# 1 cell thick mesh not running as 2D simulation- why?

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 September 16, 2010, 06:39 1 cell thick mesh not running as 2D simulation- why? #1 Member   Join Date: Feb 2010 Location: Australia Posts: 65 Rep Power: 15 Structured mesh is only one cell thick (generated in ICEM CFD 12.1): smallest width of a cell: 0.25 units smallest height of a cell: 0.5 units thickness of 2D mesh: 0.25 or 0.025 or 0.0025 (all produce w components of momentum etc) I'm using a free slip wall for the top boco, no slip wall for bottom boco, symmetry on front and back walls and inlet and outlet as inlet and outlet. I'm getting a w component for momentum in the results. What is the go? I take it that if a calculation is being conducted for the w components of values, that the computational cost is the same whether the value is very large or not? -------------- I was using the trick of generating a 2D mesh in ICEM CFD and saving it as a Fluent file, but this doesn't always get the mesh thin enough to be a thickness similar to that of the smallest element of the 2D mesh.

 September 16, 2010, 18:02 #2 Super Moderator   Glenn Horrocks Join Date: Mar 2009 Location: Sydney, Australia Posts: 17,326 Rep Power: 138 The basics are covered here: http://www.cfd-online.com/Wiki/Ansys..._simulation.3F I assume "front and back" are your one cell thick direction, with symmetry planes. You sometimes get some W momentum stuff because your geometry is not totally flat, you are not converging tight enough or you are doing a axisymmetric simulation (which will always have a W component).

 September 17, 2010, 01:50 #3 Member   Join Date: Feb 2010 Location: Australia Posts: 65 Rep Power: 15 Yes, front and back are on either side of the 1 cell thick mesh. Does CFX calculate values in the thickness/w direction even when the mesh is setup to run as 1 cell thick? I ran a very simple 10x10x1 cell mesh (that I'm certain is flat and sufficiently thin [1 order of magnitude thinner than required]) with all the same setup conditions I've been using and still get a w velocity component, although it is very small (3e-18 m/s as opposed to the u velocity component of 557.6m/s in the free stream area). Last edited by RossFS; September 17, 2010 at 21:11.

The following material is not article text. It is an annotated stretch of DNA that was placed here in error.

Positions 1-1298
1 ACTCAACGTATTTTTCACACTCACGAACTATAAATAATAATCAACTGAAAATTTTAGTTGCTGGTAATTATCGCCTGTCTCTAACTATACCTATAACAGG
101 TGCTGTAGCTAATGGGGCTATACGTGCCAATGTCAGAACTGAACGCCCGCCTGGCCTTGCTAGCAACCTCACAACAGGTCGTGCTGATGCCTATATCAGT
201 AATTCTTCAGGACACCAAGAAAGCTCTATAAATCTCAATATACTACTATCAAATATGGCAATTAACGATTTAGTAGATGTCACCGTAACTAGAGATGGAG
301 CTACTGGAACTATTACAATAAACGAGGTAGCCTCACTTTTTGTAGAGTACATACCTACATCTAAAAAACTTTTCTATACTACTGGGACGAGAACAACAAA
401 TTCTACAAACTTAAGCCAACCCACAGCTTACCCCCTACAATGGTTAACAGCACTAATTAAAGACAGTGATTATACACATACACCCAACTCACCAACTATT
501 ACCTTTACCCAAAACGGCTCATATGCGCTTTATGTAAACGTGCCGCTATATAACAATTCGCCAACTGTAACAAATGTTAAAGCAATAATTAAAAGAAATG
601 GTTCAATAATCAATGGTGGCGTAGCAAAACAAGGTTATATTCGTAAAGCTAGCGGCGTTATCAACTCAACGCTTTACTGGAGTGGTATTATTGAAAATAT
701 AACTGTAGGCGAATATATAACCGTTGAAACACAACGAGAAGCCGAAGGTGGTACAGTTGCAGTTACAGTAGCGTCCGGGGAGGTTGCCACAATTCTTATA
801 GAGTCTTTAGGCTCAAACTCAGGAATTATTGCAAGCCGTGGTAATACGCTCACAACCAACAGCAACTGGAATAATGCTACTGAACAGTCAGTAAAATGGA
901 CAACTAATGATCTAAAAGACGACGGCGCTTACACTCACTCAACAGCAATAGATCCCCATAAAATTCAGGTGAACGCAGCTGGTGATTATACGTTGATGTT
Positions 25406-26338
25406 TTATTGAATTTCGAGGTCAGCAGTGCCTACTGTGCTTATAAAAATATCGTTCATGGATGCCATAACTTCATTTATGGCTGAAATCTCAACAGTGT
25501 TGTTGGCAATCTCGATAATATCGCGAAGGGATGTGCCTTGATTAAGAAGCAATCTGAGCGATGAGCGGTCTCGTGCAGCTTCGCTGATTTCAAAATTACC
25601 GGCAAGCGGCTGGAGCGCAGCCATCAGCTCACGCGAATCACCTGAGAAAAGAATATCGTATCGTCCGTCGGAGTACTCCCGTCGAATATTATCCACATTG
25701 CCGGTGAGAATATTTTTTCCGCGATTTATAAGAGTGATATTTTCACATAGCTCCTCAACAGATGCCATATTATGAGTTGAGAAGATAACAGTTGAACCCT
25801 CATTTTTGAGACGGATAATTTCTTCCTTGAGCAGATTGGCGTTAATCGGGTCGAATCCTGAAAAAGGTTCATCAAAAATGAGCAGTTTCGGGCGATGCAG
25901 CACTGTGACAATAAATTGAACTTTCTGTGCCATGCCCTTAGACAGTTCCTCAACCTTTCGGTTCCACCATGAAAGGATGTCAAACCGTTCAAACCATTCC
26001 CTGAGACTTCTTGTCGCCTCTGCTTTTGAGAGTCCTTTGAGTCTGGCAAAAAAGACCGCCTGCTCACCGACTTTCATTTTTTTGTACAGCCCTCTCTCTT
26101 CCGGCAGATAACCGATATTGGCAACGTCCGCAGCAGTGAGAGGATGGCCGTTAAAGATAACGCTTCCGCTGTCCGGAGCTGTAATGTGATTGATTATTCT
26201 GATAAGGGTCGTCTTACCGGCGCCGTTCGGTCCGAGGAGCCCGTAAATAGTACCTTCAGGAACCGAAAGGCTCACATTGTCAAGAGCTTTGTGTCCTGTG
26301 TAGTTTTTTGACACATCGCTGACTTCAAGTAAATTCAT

September 17, 2010, 05:45
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Glenn Horrocks
Join Date: Mar 2009
Location: Sydney, Australia
Posts: 17,326
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Quote:
 Does CFX calculate values in the thickness/w direction even when the mesh is setup to run as 1 cell thick?
Yes, CFX has no 2D solver so uses a 3D solver. A very poor imitation - uses far more memory, CPU time and results file than it should but this is the most requested thing of the CFX solver I am sure. But it will never happen.

Quote:
 I ran a very simple 10x10x1 cell mesh (that I'm certain is flat and sufficiently thing [1 order of magnitude thinner than required])
What do you think is required? Sounds like you have no idea what are talking about here...

If the mesh has only one element thickness in the z direction with symmetry planes on top and bottom it should not matter what the thickness is. But numerical issues become important so you should make the thickness approximately the size of the smallest element.

But the end effect is as you note - the Z velocities are 1E20 less than the U and V velocities. Once you take engineering accuracy into account that is a zero Z velocity.

 September 17, 2010, 21:16 #5 Member   Join Date: Feb 2010 Location: Australia Posts: 65 Rep Power: 15 I guess the confusion has been that the documentation for CFX indicates that it will conduct a 2D simulation if you make the mesh 1 cell thick. According to you it does not (thanks very much for the clarification, if only I knew this much earlier!).

 September 17, 2010, 21:39 #6 Super Moderator   Glenn Horrocks Join Date: Mar 2009 Location: Sydney, Australia Posts: 17,326 Rep Power: 138 What the documentation means is the 3D simulation degenerates to a 2D one, where the third equation is trivial (but still calculated). This is why it is a 2D model, but very inefficient as it is using the full 3D equations.

 Tags 2d simulation, icem cfd

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